Dec 21st, 2010
Sen. Mitch McConnell (R-KY), as was revealed in George W. Bush's recent memoir, went to then President Bush behind closed doors prior to the 2006 elections and requested that he make a major strategic military change for electoral gain.
From Yahoo News:
"Your unpopularity is going to cost us control of the Congress," McConnell said, according to Bush. Asked what he could do, the senator told Bush, "Mr. President, bring some troops home from Iraq."
He wanted a withdrawal of "some troops" not because the war was a disaster, not in the interests of national security and not to get some of our men and women out of harm's way. He only cared about holding onto congressional power. That's it.
At the same time he was making this patently unethical calculation, he was publicly slamming Democrats for suggesting troops be brought home for reasons of moral conviction. Portraying them as cowards, he hammered at them and made famous the phrase "cut and run."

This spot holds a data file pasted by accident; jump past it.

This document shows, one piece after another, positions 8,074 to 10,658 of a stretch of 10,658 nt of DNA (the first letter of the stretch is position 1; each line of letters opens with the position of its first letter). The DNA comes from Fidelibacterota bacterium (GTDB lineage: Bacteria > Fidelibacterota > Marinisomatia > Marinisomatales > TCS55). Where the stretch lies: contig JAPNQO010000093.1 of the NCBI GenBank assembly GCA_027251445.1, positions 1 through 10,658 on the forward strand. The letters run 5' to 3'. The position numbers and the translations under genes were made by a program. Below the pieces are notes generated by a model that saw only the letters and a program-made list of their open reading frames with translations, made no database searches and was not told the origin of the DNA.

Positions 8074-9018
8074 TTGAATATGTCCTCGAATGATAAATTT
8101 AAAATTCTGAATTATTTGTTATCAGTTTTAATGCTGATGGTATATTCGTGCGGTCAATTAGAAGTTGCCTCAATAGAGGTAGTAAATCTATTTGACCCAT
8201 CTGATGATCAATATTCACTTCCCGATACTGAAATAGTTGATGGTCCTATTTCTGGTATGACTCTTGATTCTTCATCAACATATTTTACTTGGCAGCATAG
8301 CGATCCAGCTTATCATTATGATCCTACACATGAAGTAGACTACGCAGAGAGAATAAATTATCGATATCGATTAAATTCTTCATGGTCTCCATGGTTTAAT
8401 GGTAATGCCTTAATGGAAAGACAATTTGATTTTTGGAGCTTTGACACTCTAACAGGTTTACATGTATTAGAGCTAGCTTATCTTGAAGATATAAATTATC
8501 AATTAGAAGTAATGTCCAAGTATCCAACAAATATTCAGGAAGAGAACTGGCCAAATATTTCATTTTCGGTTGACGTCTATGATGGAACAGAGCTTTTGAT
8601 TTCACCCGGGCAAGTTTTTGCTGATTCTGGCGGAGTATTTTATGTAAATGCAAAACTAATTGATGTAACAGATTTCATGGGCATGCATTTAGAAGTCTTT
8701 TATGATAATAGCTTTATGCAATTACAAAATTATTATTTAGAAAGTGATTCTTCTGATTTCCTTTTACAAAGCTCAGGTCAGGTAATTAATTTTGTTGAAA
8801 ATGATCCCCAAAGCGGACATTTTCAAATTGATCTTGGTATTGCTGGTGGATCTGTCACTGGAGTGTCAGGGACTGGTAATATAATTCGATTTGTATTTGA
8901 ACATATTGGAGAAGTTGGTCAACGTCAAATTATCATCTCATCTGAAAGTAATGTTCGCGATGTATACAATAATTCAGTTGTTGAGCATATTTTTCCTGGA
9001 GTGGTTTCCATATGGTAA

This is the kind of thing a journalist, having the opportunity to question McConnell, really ought to be asking about. On Friday evening, The Murdoch Device's Bret Baier started the interview acting like a professional. It was almost like real news. For about 15 seconds. McConnell was visibly shaken by having been asked a non-softball question in what is essentially Republican Party Propaganda Headquarters. Baier had him. Then, he just let it go. Baier ends the interview with an apology.